Iris Mckenzie: And let me add some value to that. Please understand that people who are going to be greeters and proctors for online testing, these are-- not just myself, but people from all over the globe who work directly with Pearson are training for this. So I have I've worked with people who are in Paris right now who've been granted to training with me, and they're a bit like 2:00 AM in the morning going to training while I'm going to training in California Pacific Standard Time.
So we have so many people who are really coming on board to be a service to every student who needs to take the test during the time of quarantine. So at the present time, we do have so many volunteers just within our company that making that move forward. However, should become an opportunity to add others, we definitely will reach out to the schools.
Debi Faucette: When we talked about, how do we move forward in working with our students, I think everybody's been told to remember to take care of yourself. I know that's easier said than done, but you have to make sure that you're taking care of yourself. Just being aware and maybe journaling, maybe supporting yourself, doing something different. And we're being reminded that's constantly within our organization, and I'm sure you're hearing the same thing, but it can't be said enough. We do need to take care of ourselves because the stress and the strain that we may not realize we're in the middle of is going to affect how we can work with our students.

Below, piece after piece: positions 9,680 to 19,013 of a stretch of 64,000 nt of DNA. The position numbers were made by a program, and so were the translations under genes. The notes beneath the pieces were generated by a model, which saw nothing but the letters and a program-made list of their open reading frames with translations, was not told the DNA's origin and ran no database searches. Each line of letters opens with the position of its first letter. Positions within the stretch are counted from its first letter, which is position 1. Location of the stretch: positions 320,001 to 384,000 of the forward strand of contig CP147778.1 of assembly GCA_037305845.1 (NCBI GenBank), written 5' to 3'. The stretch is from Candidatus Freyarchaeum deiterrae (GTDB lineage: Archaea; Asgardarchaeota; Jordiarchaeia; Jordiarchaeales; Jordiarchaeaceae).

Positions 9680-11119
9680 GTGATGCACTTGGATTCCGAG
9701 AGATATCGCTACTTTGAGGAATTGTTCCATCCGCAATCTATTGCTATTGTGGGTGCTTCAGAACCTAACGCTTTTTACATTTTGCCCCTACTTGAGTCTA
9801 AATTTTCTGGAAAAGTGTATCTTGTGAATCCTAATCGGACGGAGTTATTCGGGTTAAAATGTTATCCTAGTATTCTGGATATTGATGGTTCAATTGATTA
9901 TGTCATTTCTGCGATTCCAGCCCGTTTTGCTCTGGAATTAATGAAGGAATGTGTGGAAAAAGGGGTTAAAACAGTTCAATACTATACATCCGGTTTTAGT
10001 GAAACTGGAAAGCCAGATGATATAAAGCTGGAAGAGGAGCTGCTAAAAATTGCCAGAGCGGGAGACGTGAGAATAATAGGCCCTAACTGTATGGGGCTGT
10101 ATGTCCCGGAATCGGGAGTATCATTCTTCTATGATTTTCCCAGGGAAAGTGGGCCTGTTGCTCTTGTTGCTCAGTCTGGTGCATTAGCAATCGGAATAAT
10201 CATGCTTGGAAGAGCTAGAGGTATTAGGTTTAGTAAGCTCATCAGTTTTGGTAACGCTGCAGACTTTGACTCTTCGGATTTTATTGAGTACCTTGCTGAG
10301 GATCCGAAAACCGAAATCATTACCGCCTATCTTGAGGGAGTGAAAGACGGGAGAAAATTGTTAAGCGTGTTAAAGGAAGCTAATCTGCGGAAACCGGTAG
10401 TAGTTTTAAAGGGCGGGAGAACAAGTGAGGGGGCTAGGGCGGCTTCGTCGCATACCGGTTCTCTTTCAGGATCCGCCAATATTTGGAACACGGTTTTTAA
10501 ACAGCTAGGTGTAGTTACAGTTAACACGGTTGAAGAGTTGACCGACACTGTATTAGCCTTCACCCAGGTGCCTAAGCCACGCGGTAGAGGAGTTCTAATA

So let's talk about ways we can help our students cope. Well, one of the things is make sure we're spreading word and sharing facts. I see OTAN has their COVID-19 page. So does GED Testing Service. We all have ways to share facts with our students, and to make sure we pay attention to, not just what we're teaching, but how we're teaching.